As the Cheltenham festival is well underway and the countdown is on to this year’s Aintree Festival, Merseyside Police is reminding would be robbers targeting betting shops it’s odds on they will be caught.
The campaign follows the successful launch of ‘Gamble Watch’, where the police, betting shops, the gambling commission, environmental health, amusement arcades and bingo halls all work closely together to share information and prevent business robberies.
Officers will be distributing posters and leaflets to every bookmakers in the area to remind staff to make sure they have all the necessary security measures in place. These measures include always holding a minimal amount of cash on the premises.
Superintendent Jenny Sims is leading the force’s response to all retail crime. She said: “Betting shops are not the easy targets that criminals in the past may have thought they were.
“We have been working closely with the industry over a number of months to introduce enhanced security measures and make sure that bookmakers hold the lowest possible amount of cash on the premises.
“The result of this work is that criminals who target betting shops are facing really lengthy prison sentences for very little, if any, reward. Since Gamblewatch was launched in October, more than 50% of robberies at betting shops on Merseyside have been unsuccessful and where cash has been stolen, the amounts have invariably been extrmely low. Robberies have been foiled by an array stringent security measures including fogging devices, forensic sprays, time delayed safes and locks and very high quality CCTV systems.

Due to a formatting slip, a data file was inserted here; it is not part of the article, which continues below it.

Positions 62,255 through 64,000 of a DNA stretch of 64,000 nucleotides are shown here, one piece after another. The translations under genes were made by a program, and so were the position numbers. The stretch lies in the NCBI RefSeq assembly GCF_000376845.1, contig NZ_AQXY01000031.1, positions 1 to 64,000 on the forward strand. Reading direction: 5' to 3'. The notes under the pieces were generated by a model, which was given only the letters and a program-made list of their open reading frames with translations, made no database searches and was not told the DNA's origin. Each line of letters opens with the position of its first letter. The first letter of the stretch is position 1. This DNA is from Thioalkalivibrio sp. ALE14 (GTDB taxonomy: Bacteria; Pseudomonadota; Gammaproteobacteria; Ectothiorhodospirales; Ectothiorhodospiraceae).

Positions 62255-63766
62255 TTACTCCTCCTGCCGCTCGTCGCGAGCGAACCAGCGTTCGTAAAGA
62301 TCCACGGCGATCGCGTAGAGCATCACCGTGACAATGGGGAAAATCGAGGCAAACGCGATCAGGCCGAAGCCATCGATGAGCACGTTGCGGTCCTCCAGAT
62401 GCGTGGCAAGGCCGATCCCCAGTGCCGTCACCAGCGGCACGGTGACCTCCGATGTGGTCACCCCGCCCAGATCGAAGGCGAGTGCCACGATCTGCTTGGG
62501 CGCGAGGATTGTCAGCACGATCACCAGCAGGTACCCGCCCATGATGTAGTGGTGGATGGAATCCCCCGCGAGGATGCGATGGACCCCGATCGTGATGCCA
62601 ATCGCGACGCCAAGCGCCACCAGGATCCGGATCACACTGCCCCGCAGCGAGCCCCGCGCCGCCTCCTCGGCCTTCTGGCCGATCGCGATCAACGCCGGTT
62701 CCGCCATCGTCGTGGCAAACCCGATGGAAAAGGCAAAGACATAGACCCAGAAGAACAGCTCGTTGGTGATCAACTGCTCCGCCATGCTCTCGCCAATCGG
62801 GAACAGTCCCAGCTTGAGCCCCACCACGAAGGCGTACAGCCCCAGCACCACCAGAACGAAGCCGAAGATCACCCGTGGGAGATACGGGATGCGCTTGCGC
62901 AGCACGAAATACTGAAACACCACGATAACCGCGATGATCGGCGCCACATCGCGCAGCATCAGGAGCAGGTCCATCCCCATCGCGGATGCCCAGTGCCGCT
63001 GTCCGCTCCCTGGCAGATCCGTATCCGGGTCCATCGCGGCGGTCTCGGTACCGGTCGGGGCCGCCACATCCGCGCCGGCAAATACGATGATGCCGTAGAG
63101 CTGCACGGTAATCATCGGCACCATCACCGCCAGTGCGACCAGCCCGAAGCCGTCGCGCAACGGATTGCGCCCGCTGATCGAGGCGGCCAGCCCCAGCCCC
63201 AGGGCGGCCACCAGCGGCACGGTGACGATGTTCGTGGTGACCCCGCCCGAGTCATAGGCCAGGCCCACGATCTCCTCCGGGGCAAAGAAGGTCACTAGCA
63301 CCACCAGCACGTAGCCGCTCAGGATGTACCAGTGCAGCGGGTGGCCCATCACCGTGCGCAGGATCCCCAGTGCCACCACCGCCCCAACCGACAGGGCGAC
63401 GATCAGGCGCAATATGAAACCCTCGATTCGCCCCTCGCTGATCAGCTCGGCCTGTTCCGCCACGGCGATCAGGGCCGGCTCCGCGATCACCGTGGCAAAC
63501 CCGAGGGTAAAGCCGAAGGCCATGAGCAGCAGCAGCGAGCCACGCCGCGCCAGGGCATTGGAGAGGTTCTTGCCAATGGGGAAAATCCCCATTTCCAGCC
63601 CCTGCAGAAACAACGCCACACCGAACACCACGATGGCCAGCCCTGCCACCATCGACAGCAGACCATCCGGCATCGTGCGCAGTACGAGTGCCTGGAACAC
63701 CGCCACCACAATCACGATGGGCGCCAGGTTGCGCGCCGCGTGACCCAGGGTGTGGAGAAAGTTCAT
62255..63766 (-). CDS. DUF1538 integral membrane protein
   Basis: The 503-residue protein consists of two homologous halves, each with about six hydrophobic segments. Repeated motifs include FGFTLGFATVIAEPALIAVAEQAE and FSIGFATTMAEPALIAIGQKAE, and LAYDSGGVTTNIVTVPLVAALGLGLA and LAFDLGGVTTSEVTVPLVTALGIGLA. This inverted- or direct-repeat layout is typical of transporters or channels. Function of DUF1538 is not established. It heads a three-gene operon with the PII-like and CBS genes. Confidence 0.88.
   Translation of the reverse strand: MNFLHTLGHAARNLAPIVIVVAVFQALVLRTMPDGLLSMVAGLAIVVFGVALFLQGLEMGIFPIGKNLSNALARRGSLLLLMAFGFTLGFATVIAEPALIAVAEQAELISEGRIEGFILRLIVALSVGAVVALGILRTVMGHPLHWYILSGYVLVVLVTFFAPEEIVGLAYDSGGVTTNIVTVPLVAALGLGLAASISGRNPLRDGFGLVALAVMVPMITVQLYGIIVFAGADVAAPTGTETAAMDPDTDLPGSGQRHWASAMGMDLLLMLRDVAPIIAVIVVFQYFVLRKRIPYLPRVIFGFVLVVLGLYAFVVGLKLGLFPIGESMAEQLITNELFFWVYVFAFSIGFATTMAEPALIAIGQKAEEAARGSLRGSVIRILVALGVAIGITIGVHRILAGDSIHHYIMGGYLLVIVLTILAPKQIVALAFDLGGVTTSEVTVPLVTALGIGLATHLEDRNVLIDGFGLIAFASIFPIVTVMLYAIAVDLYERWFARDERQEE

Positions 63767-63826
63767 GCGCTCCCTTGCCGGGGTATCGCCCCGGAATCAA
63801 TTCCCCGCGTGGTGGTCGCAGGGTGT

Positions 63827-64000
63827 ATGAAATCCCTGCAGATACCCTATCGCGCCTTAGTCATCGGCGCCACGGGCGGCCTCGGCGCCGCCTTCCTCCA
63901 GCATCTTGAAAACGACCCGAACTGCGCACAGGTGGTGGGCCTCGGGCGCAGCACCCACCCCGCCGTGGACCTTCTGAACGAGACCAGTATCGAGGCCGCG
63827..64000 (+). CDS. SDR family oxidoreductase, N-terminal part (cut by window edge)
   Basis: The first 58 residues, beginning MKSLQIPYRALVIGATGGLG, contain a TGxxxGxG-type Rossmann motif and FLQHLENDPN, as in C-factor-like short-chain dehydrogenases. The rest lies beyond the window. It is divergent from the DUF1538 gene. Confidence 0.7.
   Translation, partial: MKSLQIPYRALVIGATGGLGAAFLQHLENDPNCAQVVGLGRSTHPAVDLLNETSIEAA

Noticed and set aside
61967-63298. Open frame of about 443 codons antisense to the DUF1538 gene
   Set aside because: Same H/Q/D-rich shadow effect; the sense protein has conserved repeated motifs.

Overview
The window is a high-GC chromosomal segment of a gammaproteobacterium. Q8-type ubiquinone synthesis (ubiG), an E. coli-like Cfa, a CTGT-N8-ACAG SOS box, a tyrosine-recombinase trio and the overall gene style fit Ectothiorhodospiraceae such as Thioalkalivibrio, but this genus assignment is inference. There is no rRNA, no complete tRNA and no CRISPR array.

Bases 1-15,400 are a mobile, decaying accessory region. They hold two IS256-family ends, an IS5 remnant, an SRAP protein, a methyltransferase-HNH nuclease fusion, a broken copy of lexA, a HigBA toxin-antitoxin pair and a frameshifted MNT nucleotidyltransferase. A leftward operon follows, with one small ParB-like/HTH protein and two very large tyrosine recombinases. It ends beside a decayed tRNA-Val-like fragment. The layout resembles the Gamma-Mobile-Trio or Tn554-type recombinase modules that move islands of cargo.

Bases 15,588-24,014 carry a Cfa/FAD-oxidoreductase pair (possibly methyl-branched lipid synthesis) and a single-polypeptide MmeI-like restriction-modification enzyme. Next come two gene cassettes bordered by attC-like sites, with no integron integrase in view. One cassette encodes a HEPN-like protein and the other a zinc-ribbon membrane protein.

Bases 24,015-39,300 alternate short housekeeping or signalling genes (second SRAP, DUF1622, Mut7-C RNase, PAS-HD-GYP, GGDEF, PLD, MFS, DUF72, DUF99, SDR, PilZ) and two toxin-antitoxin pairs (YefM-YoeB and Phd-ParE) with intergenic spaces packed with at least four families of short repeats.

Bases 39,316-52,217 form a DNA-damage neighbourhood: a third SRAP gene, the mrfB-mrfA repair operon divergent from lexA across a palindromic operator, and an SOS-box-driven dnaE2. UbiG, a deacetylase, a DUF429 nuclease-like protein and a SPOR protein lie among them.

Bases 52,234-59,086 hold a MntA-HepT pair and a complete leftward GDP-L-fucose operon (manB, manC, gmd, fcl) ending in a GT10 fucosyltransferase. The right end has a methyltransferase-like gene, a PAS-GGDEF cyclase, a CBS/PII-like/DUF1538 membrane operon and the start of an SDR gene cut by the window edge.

“My message is absolutely clear to would be offenders – you are facing five and possibly up to ten years in prison for virtually no return and the odds are you will get caught. We are targeting prolific offenders and will relentlessly pursue all those involved in this sort of crime until they are brought to justice and put before the courts.
Superintendent Sims added: “I also want to dispel the enduring myth that business robberies are victimless crimes. The people who work in bookmakers are invariably local people doing their best to make an honest living. They are often threatened with firearms and violence and many are left traumatised for long periods of time following their ordeals. Some never work again.
“This is why it is so important that we keep working with the betting industry and communities on Merseyside to crack down on this form of robbery.”
Peter Craske from the Association of British Bookmakers said: “The safety of betting shop staff and customers is of the upmost importance.
“We are pleased to build on our work with Merseyside Police in ensuring this remains the case during major events like Cheltenham and the Grand National, and all year round as well.
“We have a range of measures in place to prevent crime from taking place and our CCTV systems ensure good evidence of crimes being committed. It is an issue our staff take very seriously so be in no doubt, anyone who commits a crime in one of our shops will be caught.”
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